We’re not saying the series should end in a Shyamalanian twist, but just consider it for a second. All these characters—the Starks, Dany, the Baratheons, the Greyjoys, the Tyrells, the Tullys—everyone trying playing the game of thrones against the Lannisters, and despite all the bloodletting and sacrifice, nothing changes. The bad guys win no matter what.

Given George R.R. Martin’s anti-war sentiments, this would be the coup de grace, letting the audience know that not all noble sacrifices are worth it and that in the end—all that war caused was death. It’s extremely bleak, to the point of nihilism, but it makes sense. Dethroning a sitting leader is incredibly difficult—home field advantage and all that, especially when the Lannisters have literally rebuilt and reshaped King’s Landing to their needs.

13 She may be the prince(ss) that was promised

Cersei Lannister

There’s a convincing theory making the rounds these days that it’s Davos who is Azor Ahai, not Jon, Dany, or Tyrion. As fans of the long-suffering, IBS-afflicted advisor, we’d be very happy with this development. But since we’re focusing on Cersei, let’s consider the possibility that maybe she’s been the prophesied princess that was promised this entire time. We know that prophecies can be vague and contradictory—the prince/princess translation being an important instance—and, if true, it would legitimize Cersei’s reign in a way that she has always desired. When the Great Sept exploded, it provided the smoke the prophecy mentioned, while her obvious changes since her son Tommen’s suicide can be a (metaphorical) rebirth.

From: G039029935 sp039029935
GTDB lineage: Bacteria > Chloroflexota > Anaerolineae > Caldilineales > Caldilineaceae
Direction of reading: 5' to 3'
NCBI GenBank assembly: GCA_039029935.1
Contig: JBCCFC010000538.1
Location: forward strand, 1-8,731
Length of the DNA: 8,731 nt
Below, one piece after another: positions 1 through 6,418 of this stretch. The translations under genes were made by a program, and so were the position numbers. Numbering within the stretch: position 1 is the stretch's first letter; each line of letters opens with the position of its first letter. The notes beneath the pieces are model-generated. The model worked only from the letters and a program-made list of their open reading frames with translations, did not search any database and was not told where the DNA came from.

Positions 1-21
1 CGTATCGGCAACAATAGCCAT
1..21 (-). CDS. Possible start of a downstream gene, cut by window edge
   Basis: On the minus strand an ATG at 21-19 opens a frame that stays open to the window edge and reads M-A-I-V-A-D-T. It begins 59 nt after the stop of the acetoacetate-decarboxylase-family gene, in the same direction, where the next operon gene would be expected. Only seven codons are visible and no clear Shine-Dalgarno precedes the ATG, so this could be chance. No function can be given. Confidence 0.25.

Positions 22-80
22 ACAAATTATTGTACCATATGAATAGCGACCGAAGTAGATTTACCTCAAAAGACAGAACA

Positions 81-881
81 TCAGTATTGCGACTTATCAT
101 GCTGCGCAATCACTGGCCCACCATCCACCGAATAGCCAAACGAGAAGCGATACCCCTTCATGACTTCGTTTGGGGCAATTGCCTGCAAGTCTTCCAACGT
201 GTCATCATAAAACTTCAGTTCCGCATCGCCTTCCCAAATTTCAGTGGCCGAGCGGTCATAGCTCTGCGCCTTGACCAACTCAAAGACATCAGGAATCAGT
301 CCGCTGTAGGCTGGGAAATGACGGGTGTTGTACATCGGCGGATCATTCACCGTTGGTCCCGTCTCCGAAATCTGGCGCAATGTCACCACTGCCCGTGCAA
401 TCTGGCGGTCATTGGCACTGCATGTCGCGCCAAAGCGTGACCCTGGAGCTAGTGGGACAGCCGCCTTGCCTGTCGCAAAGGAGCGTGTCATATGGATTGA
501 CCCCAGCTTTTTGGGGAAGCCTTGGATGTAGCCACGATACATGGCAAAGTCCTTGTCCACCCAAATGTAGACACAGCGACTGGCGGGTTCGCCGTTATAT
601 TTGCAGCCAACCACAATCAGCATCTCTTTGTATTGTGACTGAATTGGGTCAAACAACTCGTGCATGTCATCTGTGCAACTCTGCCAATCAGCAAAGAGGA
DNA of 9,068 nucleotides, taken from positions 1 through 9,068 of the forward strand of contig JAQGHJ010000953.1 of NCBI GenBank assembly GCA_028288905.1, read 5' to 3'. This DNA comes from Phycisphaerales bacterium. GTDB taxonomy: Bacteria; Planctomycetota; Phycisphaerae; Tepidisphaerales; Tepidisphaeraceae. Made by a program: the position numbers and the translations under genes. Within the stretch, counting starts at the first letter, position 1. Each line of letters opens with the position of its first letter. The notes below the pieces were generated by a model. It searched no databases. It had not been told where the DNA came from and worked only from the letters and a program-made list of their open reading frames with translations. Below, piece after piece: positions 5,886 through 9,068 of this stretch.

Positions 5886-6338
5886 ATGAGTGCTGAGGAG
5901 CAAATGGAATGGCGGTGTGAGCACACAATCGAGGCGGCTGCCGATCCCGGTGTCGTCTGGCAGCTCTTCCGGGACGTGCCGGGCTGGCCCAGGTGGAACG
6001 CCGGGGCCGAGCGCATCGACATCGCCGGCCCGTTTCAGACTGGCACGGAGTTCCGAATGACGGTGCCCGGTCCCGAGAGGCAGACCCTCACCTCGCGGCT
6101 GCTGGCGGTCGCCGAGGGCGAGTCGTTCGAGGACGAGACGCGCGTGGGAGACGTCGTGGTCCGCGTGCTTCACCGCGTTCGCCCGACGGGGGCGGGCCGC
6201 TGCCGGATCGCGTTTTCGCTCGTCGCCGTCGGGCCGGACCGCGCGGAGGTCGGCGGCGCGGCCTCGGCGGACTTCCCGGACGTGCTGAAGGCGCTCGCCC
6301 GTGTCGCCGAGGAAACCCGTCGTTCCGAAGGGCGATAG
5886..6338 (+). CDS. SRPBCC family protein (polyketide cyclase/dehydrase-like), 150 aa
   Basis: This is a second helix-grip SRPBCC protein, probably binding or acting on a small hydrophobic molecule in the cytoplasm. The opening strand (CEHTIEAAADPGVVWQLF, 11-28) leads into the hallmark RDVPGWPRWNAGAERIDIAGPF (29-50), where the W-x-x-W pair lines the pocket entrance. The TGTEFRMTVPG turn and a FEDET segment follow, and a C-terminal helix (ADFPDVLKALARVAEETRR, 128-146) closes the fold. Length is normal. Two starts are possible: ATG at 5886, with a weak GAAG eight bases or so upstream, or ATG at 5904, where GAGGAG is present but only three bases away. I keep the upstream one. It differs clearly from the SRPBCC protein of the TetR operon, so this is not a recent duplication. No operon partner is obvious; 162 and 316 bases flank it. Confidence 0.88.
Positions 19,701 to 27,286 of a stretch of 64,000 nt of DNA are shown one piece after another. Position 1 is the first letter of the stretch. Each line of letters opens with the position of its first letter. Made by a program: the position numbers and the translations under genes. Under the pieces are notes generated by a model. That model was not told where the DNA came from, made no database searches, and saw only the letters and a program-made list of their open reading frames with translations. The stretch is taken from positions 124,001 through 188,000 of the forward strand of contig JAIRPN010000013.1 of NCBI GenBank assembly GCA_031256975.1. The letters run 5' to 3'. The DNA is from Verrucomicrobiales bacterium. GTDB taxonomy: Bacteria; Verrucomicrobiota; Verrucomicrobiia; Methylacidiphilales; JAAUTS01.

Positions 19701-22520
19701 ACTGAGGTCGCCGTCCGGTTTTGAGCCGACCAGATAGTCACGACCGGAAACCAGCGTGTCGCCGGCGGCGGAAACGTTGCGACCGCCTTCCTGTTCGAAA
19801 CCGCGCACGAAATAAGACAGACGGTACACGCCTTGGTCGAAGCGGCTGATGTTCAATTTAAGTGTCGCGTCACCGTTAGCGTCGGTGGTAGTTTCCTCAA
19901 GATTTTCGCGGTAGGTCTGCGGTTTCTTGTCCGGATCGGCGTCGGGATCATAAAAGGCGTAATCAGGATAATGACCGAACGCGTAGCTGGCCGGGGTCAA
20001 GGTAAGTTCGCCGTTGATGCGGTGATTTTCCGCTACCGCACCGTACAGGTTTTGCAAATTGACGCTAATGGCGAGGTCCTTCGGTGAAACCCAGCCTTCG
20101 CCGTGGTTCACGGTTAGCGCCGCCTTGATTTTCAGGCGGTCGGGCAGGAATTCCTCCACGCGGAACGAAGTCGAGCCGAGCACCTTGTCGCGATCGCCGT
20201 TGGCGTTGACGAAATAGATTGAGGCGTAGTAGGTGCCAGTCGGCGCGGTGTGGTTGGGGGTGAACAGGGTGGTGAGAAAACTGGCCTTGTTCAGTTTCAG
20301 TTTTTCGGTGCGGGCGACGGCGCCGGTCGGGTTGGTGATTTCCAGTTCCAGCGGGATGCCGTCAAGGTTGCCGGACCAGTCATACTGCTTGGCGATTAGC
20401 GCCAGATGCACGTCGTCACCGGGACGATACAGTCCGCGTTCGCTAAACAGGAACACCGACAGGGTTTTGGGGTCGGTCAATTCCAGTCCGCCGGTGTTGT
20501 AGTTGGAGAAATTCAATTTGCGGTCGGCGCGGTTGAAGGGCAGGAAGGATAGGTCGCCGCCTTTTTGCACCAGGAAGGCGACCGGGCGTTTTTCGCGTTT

Like in our last entry, it would cast the series in a much darker light, but also further shade the false moralism the series loves to point out: that everyone vying for the throne are corrupt, awful people.

12 She can kill the dragons

Is it any surprise that Qyburn spends time in crypts just hanging out? God, what a creep. Anyway, he found the skull of Balerion the Black Dread—the favorite dragon of Aerys II Targaryen—and, wanting to please his queen (and probably have a role in killing an entirely new species), created an anti-dragon weapon. He created a giant ballistae (aka Scorpion) that, when fired, blasted through the skull of Balerion. The look on her face showed the same kind of peace and satisfaction we all have when we know our enemies are about to be forced to understand our inescapable superiority.